And it’s brilliant. It’s hilarious and oozing 90s style and full of characters that are instantly recognisable, even if we don’t share any of their privileges. And it is just so funny! I had forgotten how many one-liners or short jokes had me laughing out loud – sometimes in anticipation of a joke that hadn’t yet been told but that I remembered from previous watches:

‘Bride or groom?’

‘Young man, it should be obvious to you that I am neither!’

But despite its frankly hysterical exterior and surprisingly superficial setting, Four Weddings and a Funeral manages to strike some really quite profound notes.

As discussed by the BFI in their review of the film on its 25th anniversary, the presentation of the gay couple, Gareth and Matthew, may seem ‘frustratingly coy’ compared to what we’d expect today – they are never described as gay and the viewer is left to come to their own conclusions about the exact nature of their relationship – but at a time when ‘LGBTQ+ screen characters were invariably defined by their otherness,’ Gareth and Matthew were just another couple within the crowd and they received as little or as much attention as anyone else, except that they seemed to have the healthiest relationship on screen! Their sexuality was obvious but wasn’t a feature or a plot point, which is kind of extraordinary for the 1990s.

Image from Four weddings and a funeral of Matthew, Gareth and Carrie

Sadly, the film does undermine any notion of being truly progressive by killing off one of the gay characters. The ubiquity of the ‘bury your gays’ trope is a common complaint within LGBT cinema and I don’t think this can be dismissed just because Gareth doesn’t die of AIDS. The funeral, however, does allow Four Weddings and a Funeral to make the case for ‘marriage equality in a manner that unenlightened heterosexuals could easily grasp’ a decade before the 2004 Civil Partnership Act: ‘Gareth used to prefer funerals to weddings. He said it was easier to get enthusiastic about a ceremony one had an outside chance of eventually being involved in.’ Our wry laughter at his comment exposes the ridiculousness of the fact that this couple – this love and partnership, and this bereavement – weren’t allowed to marry and be legally recognised as a couple.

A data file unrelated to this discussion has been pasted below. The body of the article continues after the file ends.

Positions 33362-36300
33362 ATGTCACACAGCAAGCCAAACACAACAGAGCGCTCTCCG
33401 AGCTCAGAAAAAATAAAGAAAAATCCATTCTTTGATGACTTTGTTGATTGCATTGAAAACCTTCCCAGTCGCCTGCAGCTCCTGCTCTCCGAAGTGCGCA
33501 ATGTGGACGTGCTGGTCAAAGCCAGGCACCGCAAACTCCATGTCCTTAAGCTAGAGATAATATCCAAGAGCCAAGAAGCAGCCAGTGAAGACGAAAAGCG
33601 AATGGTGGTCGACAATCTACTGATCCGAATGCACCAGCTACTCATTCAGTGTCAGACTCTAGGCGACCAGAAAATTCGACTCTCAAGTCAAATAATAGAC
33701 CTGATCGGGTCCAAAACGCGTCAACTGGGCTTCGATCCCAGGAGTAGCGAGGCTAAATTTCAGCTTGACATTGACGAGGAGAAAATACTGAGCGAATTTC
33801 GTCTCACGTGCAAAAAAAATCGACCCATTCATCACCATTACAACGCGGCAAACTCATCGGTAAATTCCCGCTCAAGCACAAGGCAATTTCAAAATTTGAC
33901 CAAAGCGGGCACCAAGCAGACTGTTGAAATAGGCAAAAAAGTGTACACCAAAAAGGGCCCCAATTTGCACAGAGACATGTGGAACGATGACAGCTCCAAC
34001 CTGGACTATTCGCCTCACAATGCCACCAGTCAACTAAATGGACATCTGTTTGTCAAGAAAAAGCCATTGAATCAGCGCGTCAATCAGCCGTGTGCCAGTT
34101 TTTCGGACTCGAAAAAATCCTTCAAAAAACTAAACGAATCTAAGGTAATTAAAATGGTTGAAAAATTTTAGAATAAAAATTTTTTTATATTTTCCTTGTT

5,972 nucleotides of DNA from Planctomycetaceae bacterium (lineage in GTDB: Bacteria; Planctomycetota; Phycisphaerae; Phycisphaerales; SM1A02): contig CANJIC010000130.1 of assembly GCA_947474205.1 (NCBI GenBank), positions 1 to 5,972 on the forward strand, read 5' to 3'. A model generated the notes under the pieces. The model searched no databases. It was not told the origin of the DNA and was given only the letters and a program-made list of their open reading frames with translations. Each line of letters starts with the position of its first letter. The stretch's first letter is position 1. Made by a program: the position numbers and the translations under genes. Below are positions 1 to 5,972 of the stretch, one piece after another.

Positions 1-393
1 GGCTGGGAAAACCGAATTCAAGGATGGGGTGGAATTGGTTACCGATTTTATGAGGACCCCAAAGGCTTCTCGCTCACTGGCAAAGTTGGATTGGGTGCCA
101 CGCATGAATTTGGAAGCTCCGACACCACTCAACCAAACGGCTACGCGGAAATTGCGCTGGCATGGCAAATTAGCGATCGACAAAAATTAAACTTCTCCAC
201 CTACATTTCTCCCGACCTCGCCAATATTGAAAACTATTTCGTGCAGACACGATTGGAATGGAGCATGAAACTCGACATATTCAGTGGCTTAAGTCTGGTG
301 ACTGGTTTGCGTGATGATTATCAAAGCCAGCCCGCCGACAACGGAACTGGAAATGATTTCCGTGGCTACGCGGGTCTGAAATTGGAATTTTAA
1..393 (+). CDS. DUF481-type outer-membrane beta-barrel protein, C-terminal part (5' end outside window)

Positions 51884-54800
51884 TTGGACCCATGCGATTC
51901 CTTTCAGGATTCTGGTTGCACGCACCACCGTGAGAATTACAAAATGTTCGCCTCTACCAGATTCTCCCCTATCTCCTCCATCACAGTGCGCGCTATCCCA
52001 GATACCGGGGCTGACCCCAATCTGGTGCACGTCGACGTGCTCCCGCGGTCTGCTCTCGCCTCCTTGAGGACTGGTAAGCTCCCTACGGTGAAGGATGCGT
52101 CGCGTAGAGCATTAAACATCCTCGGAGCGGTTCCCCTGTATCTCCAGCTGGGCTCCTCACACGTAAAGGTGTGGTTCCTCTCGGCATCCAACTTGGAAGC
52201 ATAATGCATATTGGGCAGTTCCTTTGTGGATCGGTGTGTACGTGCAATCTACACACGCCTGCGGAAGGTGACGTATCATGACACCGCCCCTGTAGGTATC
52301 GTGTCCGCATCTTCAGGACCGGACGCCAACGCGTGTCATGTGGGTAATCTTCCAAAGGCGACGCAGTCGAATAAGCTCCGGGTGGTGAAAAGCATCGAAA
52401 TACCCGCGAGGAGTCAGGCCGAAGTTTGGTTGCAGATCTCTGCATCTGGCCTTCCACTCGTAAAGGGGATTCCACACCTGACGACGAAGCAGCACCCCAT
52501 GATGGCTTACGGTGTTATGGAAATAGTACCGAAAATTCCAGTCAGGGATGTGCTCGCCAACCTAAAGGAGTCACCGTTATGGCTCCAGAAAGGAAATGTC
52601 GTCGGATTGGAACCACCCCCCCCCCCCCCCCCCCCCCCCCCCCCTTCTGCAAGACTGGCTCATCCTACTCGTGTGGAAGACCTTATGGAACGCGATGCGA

Because, my God, this funeral is devastating in its portrayal of grief. Bleak, industrial, grey, and filled with words that describe bereavement better than any I have heard before or since. I can’t read WH Auden’s poem ‘Funeral Blues’ without hearing it in John Hannah’s voice and without breaking out in goosebumps. The movie scene itself makes me cry out of context; it is heartbreak.